5 steps to smarter data visualization

Data visualizations are key to understanding your data, so help them look their best

5 steps to smarter data visualization
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Many organizations today are taking steps to become data driven by utilizing models, analytics, data visualizations, and dashboards as an integral part of decision making. This is happening in many contexts such as business leaders improving customer experience; technology leaders analyzing agile, devops, and website metrics; and application teams embedding analytics in their applications.

That means many more developers, analysts, engineers, and managers are going to be involved in developing data visualizations and dashboards. With many organizations adopting self-service BI tools such as Tableau and Microsoft Power BI, it’s likely that at some point you’ll want to develop dashboards or you’ll get asked to as part of your priorities.

These tools are easy to learn, but avoid the temptation to design complex data visualizations that don’t get used. You need a design and development strategy and organizations need established data visualization standards.

There’s plenty of advice out there from strategic practices to design strategies to platform-specific standards for Tableau and Power BI. I’d like to share some practical standards that developers should consider.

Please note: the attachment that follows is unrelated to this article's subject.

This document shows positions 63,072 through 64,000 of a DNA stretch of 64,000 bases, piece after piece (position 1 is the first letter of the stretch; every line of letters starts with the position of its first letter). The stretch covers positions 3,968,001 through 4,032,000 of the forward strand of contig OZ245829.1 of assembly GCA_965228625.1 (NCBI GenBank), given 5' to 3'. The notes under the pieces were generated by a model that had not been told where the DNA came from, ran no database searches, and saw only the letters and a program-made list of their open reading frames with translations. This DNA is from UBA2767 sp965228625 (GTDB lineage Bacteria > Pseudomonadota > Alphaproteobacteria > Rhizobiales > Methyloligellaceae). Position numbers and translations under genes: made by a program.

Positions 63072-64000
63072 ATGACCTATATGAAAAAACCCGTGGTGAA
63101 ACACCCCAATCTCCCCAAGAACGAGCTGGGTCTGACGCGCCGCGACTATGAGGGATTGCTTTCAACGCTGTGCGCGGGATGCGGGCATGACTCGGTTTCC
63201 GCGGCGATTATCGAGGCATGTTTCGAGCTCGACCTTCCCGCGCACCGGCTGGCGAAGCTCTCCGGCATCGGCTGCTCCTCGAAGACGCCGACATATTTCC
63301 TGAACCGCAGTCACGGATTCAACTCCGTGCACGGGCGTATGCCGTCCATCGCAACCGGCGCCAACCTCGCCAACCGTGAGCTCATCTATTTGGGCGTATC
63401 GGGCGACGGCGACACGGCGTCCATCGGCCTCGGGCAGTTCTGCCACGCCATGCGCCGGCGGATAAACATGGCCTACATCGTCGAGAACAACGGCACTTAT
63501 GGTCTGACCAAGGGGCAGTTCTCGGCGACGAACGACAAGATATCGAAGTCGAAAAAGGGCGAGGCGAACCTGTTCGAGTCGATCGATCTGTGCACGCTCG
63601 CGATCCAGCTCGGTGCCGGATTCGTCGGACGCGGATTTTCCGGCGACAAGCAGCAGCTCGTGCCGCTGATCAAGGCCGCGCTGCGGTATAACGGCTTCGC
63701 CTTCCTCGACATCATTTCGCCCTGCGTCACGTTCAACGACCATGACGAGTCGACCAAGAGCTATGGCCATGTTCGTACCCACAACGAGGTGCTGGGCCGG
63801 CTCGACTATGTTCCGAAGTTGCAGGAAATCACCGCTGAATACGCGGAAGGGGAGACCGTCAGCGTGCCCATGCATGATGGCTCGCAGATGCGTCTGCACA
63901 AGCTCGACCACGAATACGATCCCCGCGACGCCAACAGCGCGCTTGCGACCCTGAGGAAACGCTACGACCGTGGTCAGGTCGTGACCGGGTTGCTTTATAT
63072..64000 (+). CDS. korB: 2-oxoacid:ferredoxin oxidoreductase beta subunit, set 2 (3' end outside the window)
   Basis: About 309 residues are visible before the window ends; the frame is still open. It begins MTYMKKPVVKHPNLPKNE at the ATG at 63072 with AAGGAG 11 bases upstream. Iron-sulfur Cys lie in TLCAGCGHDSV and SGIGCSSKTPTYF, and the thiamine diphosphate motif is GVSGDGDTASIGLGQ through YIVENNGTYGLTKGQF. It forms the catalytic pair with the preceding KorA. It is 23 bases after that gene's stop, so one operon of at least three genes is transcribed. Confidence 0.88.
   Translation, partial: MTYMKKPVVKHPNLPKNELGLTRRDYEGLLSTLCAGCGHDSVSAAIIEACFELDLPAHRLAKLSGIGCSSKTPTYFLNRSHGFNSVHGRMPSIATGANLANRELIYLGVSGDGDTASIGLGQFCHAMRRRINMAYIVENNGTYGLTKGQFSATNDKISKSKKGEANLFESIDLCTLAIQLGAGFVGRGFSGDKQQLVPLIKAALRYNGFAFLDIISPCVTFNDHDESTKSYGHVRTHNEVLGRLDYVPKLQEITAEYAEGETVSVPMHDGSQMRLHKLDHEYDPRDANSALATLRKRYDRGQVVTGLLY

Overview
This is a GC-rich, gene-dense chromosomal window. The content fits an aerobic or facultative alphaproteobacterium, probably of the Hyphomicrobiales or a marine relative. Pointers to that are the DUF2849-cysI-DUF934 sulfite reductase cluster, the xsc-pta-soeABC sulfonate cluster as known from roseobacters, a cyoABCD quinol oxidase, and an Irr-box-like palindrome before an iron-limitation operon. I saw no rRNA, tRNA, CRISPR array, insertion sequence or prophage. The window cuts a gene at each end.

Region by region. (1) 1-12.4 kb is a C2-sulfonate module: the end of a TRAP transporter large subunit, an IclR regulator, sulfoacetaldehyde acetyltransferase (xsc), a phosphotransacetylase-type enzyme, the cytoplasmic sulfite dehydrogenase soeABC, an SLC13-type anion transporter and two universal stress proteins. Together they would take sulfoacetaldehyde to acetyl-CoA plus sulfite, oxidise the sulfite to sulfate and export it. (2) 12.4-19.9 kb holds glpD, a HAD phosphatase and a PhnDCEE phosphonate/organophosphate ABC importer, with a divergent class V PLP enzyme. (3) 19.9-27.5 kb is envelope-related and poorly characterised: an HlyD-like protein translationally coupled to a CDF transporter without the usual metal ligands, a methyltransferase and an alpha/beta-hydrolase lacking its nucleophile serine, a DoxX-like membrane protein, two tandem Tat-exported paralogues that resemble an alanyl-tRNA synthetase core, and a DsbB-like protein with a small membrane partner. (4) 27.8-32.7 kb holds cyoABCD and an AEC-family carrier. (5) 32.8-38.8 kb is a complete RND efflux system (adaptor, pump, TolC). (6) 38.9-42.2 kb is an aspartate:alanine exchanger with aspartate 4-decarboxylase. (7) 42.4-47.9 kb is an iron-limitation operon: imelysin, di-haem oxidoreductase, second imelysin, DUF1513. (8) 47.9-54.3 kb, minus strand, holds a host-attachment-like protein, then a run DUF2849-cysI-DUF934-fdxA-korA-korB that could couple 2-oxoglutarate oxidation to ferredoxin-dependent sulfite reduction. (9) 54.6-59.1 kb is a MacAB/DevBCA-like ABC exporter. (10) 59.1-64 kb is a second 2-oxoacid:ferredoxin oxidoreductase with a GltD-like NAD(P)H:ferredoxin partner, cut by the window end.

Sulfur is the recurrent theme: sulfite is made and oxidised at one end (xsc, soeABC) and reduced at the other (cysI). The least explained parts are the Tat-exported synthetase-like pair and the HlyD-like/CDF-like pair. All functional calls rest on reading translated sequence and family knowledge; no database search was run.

1. Use discovery dashboards to prep data

In the course of working with data, a developer, business analyst, or data scientist will often develop charts and dashboards that enable a user to review and discover basic insights. These dashboards are needed as part of the development process when you know little about the data, its quality, and what insights may be useful. During this process, it’s important ask some questions:

  • Is the data sufficiently useful or does it need to be joined with other data sources to tell a more complete story?
  • Is the data relatively clean or does it require some data prep and cleansing before it’s used for decision making?
  • Are grouping dimensions, binning measures, computing aggregations, and other analytics needed to simplify the analysis?

These questions are useful upfront; repeat as needed whenever the data requires additional manipulation.

2. Answer the questions of a defined audience

Once you are ready for that first data visualization, consider the following:

  1. What question will the visualization address?
  2. Who will use it?
  3. What will they do with the insights derived from the visualization?

The first question should help you define a title for the visualization. I’ve seen many forget this crucial step, leaving consumers with no understanding of why and how to use the visualization.

The second question aids in defining the level of detail and sophistication. An executive wants performance indicators and trends, whereas a manager often wants to drill down and understand the why behinds the analytics.

The third question helps identify what type of information is needed and whether integration with another system is useful. For example, if your dashboard is analyzing agile metrics from Jira, then allowing the user to click into Jira releases, epics, and stories may be useful. Knowing who the end user is can help determine what types of activities they need to perform with any integrated system.

3. Establish consistent layouts, chart types, and styles

It is tempting to create dashboard layouts that fully reflect all the dimensions, hierarchies, and filters that end users may want to answer their questions and review the analytics.

But do this across too many dashboards and end users will be turned off by the complexities of learning and working across different designs. It’s equivalent to designing a website with different navigational bars on every screen.